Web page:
Tonya Rayburn had just accepted a position at Mayo Clinic and had not even started her role yet when tragedy struck. Her 23-year-old daughter passed away leaving behind Carter, Rayburn's 13-month-old grandson.
Rayburn, who joined Mayo Clinic as a nurse in Case Management in July 2022, shares her experience of being a new staff member and having her Mayo colleagues rally to support her as she adjusted to a new job, new home and being a new mom all over again.
Read her story.
I'm from St. Louis, Missouri. I have been a nurse for 17 years. I have held several positions in Emergency/ Trauma, ICU, and a charge nurse in Medical/Surgical. I was a superuser when Epic was brought to the St. Louis area. I was part of a pilot project in building a new state-of-the-art hospital where only 10 nurses were chosen to participate. I also was a clinical reviewer for 132 insurance companies nationwide and in Hawaii, working from home.
When the pandemic happened, my remote position of six years was re-routed, and I started working as a lead clinic operator doing corporate COVID-19 clinics. When the clinics were no longer needed, I decided to take my first-ever travel assignment. Little did I know then that it was the beginning of life-changing events.
My husband and I bought an RV and decided the adventure was ours. Four days later, Mayo called me with a job offer.
Mayo found me. As a nurse, I knew of Mayo and its prestige in research. However, I wasn't aware it was a hospital with clinical opportunities. A call that I normally wouldn't answer started a bond and gave me a new opportunity in my career. I hadn't even applied for the position until the third interview and had no idea what path the recruiter had in mind for me.
I accepted the job. Five weeks later, my 23-year-old daughter died tragically leaving us to raise our 13-month-old grandson, Carter.
I buried my daughter, became a new mom full-time, and completed my contract in Little Rock, Arkansas. Then, we headed to Minnesota in our RV. We lived in it for two months until we found our wonderful Victorian farm home 40 minutes from Mayo. And we absolutely love it.
It was very challenging, to say the least.
The decision to continue to relocate was difficult however, Mayo helped me along the way.
Not only was Minnesota a new state for both of us, but the Mayo campus was also an entirely new state of its own. The peer relationships I have formed have been wonderful. Being new parents again after all these years, not having family here and no friends close by, my new co-workers have made me feel more than welcome.
I have formed great relationships with my colleagues who have been great resources for me as a new parent after 22 years of not having an infant full-time. My co-workers have supported and encouraged me when I never asked or showed that I needed it.
The support — especially from one specific co-worker, Lucy — made it all manageable and gave us hope that we made the right decision to move here.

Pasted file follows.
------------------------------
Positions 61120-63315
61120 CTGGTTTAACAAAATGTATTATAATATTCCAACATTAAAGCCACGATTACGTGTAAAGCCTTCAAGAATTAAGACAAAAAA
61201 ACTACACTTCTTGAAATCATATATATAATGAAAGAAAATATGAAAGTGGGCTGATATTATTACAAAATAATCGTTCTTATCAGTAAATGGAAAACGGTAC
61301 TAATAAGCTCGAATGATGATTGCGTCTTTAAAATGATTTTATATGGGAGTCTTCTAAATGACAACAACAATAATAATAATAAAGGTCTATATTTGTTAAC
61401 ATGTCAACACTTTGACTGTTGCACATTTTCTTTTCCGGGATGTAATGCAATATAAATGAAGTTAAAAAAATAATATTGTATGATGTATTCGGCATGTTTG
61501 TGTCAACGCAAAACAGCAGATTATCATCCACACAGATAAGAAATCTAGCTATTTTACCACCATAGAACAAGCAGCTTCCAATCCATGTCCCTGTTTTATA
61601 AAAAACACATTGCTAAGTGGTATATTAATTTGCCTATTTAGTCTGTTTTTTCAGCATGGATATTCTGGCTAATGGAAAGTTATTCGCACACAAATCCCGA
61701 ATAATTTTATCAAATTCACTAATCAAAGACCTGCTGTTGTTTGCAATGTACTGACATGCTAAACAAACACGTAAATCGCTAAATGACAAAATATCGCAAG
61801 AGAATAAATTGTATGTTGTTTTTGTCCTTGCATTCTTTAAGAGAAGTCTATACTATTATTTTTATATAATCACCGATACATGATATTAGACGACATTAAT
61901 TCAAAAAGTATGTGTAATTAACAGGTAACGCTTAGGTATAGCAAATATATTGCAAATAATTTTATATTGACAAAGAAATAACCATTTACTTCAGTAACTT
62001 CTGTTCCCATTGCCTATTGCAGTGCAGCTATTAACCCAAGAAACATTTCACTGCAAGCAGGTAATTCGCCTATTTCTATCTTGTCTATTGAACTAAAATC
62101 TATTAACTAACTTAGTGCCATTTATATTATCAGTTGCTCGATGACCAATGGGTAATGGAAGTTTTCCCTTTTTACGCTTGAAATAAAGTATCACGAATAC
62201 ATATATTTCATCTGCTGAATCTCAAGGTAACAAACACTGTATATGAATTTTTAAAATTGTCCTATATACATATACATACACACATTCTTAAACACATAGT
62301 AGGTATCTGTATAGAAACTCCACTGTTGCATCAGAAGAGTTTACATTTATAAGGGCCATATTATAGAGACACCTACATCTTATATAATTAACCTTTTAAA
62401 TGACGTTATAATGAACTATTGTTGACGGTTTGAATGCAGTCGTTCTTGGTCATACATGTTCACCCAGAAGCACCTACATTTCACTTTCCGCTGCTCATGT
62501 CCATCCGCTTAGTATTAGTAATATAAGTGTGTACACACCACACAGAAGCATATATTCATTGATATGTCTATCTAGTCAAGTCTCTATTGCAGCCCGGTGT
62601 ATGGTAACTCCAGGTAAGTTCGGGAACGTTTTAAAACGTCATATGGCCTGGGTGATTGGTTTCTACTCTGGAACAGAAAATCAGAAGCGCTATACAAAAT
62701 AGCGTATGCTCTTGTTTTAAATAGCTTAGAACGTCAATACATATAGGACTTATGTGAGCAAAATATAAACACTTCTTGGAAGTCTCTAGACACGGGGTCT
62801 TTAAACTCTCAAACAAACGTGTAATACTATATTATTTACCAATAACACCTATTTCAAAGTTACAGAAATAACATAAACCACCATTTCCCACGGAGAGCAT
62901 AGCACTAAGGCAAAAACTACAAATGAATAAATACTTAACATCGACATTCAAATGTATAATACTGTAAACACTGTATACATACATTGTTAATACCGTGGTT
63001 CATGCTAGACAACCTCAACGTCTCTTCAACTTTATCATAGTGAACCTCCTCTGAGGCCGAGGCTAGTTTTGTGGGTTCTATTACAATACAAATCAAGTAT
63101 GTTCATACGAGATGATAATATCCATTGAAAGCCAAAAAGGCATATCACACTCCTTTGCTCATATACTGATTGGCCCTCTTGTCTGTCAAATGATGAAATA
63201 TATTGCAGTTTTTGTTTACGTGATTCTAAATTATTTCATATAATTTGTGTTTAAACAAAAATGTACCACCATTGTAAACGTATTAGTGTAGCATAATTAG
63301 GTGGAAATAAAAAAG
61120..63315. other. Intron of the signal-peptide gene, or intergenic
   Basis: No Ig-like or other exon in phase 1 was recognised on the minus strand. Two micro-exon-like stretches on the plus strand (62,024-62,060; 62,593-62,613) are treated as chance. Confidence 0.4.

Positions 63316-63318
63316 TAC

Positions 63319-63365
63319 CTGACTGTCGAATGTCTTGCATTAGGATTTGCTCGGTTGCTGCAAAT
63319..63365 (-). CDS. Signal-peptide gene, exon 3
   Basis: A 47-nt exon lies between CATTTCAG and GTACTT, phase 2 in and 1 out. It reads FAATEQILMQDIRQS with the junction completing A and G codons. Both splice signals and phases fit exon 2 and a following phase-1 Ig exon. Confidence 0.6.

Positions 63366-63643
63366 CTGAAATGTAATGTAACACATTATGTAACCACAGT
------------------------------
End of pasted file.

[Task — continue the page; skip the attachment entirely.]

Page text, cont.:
I share this newfound friendship with many people because it's a rarity to see families come together and stay together. My husband and I had concert tickets two months after we arrived in Minnesota, and we had no one to ask to babysit. Lucy overheard me talking and said that if I didn't mind him learning a new language, she would babysit. I said, it's a new adventure.
She told me she had a big family. They were all going to babysit, and he would possibly learn a new language as they are from Cuba and Venezuela. I thought she was joking. Well, I thought wrong. My husband and I dropped off Carter and found a connection within a family that we hadn't witnessed in a long time. When I say we appreciated what they did together for us and Carter, it's deeper than that. There was so much joy and love in the room from children, sisters, brothers and in-laws that we knew he was right at home. This encounter once again was a godsend and gave us hope that we were not alone.
As a newcomer to Mayo, I wish I could express to those who grew up in “Mayo country” what Mayo is to the areas I came from. It's the Hollywood of hospitals. When you are not from Rochester or the surrounding areas — and you know of Mayo by research, by media, by professional organizations in your career — and they find you and offer you a job, it's like being starstruck.
At Mayo, I've learned to be flexible. When I get discouraged because there's a change or have an overwhelming feeling because our patient responsibility is wearing me down, I think back and realize often that God put me here for a reason. Life has disappointments. However, disappointments lead to change. And change leads to inner strength.
In October, I had to return to St. Louis to complete our move and attend the celebration of life for my daughter. In February, we returned for her headstone placement, Mayo worked with me and made me see that family was important to an employer.
My story hasn't been easy to explain. However, explaining what brought me to Mayo and what made us new parents has given me insight that God's plan is never complete. His plan is a continuous road. It's up to us to decide whether we make it through the curves and hills and can still smile.